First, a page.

TRENTON - The 12-drug cocktail Scott Ward was prescribed to help deal with his multiple sclerosis knocked him out so much that he couldn't even get out of bed.

"I would just sit there, not being able to move, practically drooling on myself," said Ward.

The 25-year-old Rutgers graduate and former Marine found the only thing that made the pain go away was marijuana but was "apprehensive" about using it and getting in trouble with the law. But the illegal drug, said Ward, was the only drug that gave him the ability to function.

"I could get up and walk around. I couldn't do that on the medicine the doctors prescribed to me," said Ward, of Robbinsville.

Along with Ward's, a host of similar stories were shared with the Assembly health committee Thursday, with lawmakers again contemplating whether to make New Jersey the 13th state in the nation to legalize marijuana use for medicinal purposes.

Opposed by anti-drug advocacy groups, the bill would allow doctors to prescribe use of the drug for those suffering with debilitating medical conditions, such as cancer, HIV/AIDS and multiple sclerosis. The bipartisan bill was not voted on Thursday after a discussion that was more of a gauge to see where lawmakers stand on the issue and talk about its possible implementation, said sponsor Assemblyman Reed Gusciora, D-Mercer.

"Any time we can give people the opportunity to lead a productive life, we should encourage that and also facilitate that," said Gusciora. "This is not to make marijuana rampant in society, but simply after being prescribed by a physician for treatment of the most debilitating diseases that we have."

Identification cards to prevent prosecution for carrying the illegal substance would be issued to patients or adult caregivers prescribed marijuana. Those prescribed the drug would have to enter into a state-run database.

The bill was met by strong opposition from anti-drug advocacy groups, who spoke of potential abuse, negative health effects and ulterior motives by groups advocating its legalization.

"First rule of medicine is do no harm. ... There is at least reasonable doubt that you might do more harm by passing this bill than not passing this bill," said David Evans, executive director of the New Jersey Drug Free Schools coalition, who argued groups supporting the bill are using it as "a lever for legalizing marijuana" for all citizens.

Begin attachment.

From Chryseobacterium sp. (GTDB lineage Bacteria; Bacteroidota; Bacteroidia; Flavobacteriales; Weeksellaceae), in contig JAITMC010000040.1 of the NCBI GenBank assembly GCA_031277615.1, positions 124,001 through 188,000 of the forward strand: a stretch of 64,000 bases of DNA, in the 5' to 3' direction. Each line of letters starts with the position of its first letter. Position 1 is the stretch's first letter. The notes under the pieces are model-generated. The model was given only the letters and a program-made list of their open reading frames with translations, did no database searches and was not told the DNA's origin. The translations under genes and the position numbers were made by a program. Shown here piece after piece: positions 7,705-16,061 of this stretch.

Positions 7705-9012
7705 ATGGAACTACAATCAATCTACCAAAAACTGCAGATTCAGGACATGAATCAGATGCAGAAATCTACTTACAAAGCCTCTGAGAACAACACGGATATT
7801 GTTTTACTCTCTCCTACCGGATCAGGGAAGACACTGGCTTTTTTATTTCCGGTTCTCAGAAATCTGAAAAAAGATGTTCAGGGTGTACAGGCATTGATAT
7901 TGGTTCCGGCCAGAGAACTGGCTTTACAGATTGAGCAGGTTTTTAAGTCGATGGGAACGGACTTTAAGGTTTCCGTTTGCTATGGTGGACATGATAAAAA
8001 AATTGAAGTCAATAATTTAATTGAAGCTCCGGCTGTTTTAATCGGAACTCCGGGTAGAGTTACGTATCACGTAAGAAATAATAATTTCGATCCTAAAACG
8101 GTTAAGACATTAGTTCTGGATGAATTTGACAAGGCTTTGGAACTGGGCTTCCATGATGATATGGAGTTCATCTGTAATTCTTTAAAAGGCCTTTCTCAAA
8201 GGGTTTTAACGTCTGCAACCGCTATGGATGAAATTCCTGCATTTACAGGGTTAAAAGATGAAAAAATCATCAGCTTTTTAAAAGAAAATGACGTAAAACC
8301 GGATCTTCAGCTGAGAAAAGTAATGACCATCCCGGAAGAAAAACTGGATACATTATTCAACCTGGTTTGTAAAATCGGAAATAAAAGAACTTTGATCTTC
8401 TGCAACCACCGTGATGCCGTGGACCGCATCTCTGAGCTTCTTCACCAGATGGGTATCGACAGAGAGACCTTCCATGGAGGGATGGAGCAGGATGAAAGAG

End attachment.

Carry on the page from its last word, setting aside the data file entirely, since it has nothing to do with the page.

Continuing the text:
Drug Policy Alliance state director Roseanne Scotti, who supports the bill, said she would not address the allegations, but prior to the meeting Scotti discussed similar arguments that the bill was a front to legalize drugs.

"These are seriously ill people. This is about compassion and relieving suffering, nothing else," Scotti said.

There is no mechanism in the proposal, however, allowing for a distribution system or for the state to grow marijuana plants, which several committee members voiced concerns about because of the illicit means that would have to be used to obtain it.

Assemblywoman Joan Quigley, D-Hudson, suggested to the committee that before the bill starts moving through the Legislature "we come up with at least a pilot program of distribution so we are not putting people in harm's way having to obtain it."

Lawmakers discussed ideas such as being able to obtain marijuana at a pharmacy or through marijuana cooperatives such as ones in California, but Gusciora said he did not favor marijuana shops or cooperatives.

Studies have shown marijuana use can have positive effects on relieving pain and nausea, but the U.S. Food and Drug Administration has not given its approval.

Source: Asbury Park Press (NJ)
Copyright: 2008 Asbury Park Press
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